This means that deviations from the consensus sequence, rather than being "mistakes" which the "explanatory filter" should be able to identify as such, deviations from the consensus sequence are actually tied to the rate of gene transcription, which are in turn tied to rates of gene product function in the cell. For example, a gene product (i.e. protein) that is used very often in the cell would be coded for by a gene for which the promoter is very close to the consensus sequence, thereby causing the gene product to be synthesized more often. By contrast, a gene product used less often by the cell would be coded for by a gene with a promoter sequence that deviated more from the consensus sequence, and therefore would be transcribed and translated less often.
This means that deviations from the consensus sequence, rather than having less biological significance (and therefore more likelihood of existing by chance, and therefore less likelihood of being identified by Dembski's "explanatory filter"), would actually be just as biologically significant as the consensus sequence. In other words, if the "explanatory filter" is to be of any use at all, it must explain why random deviations from the consensus sequence (i.e. the "designed" sequence) are in reality just as important to cellular function as the consensus sequence itself, until suddenly (when none of the base pairs match the consensus sequence) the promoter stops functioning as a promoter at all. You can't have it both ways: either the functions of "deviant" promoter sequences are just as "designed" as the consensus sequences, or they aren't. But this means that essentially all nucleotide sequences are "intelligently designed", making the "explanatory filter totally useless for any meaningful investigation of genetic processes. Philosophically intriguing to a few theologically inclined non-scientists perhaps, but totally irrelevant to biology.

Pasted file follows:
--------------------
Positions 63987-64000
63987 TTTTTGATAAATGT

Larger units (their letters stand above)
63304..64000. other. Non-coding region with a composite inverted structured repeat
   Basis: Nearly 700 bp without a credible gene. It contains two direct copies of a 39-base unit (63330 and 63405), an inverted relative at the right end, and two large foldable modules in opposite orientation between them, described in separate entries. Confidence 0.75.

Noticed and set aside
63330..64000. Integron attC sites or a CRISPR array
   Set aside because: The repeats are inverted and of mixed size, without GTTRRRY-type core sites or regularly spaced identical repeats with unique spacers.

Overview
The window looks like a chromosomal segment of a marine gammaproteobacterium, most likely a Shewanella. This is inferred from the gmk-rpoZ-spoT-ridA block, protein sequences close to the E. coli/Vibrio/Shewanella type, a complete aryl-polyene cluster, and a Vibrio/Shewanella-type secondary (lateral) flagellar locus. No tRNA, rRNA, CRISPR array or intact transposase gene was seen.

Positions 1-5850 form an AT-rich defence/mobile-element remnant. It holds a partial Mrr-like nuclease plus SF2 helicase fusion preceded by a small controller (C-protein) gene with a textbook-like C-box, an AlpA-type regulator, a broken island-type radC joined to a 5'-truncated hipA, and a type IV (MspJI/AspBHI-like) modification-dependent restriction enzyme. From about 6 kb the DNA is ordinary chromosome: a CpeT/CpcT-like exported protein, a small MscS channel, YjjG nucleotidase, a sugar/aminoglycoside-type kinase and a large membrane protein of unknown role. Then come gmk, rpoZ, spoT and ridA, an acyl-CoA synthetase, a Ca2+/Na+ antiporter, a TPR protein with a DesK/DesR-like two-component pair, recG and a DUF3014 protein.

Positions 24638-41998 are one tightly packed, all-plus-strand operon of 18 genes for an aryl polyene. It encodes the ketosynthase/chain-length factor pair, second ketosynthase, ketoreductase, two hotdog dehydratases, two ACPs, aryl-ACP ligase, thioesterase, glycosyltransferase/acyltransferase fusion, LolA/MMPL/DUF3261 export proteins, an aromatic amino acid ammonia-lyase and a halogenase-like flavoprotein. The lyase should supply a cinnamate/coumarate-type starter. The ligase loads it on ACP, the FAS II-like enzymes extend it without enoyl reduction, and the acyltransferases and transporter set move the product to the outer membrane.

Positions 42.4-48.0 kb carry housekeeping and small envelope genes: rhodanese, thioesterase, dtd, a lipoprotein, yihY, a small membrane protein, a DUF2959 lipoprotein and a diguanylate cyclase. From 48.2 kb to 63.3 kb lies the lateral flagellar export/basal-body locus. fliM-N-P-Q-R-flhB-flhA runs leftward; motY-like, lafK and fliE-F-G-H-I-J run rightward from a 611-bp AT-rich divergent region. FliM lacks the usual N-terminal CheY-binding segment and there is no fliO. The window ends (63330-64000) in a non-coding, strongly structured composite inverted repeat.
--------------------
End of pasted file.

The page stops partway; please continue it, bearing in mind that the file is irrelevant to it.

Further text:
From the standpoint of natural selection, however, functions arising from deviations from the consensus sequence are exactly what one would expect, as natural selection is just as capable of exploiting random deviations as it is of exploiting "designed" (i.e. adaptive) sequences. Indeed, from the standpoint of natural selection, there are no such things as "designed" sequences; nucleotide sequences are only more or less adaptive, as reflected in their frequencies in populations. Some sequences are apparently not adaptive at all (i.e. they are not conserved as the result of natural selection) - we sometimes refer to such sequences as "junk DNA", although that term carries implications that do not reflect what we currently understand about non-adaptive DNA sequences. Other sequences (the ones that the "explanatory filter" is supposed to be able to distinguish) are adaptive at some level. However, the only way to tell if a sequence is actually adaptive is to be able to show, from the level of nucleotide sequence all the way up to phenotypic differences, that there is a statistically significant difference between the reproductive success (i.e. "fitness") associated with one sequence as compared with another. Until this is possible (and we are a long way from it), any attempt to rule out selection as the efficient cause of nucleotide sequences is pointless (as is the "explanatory filter").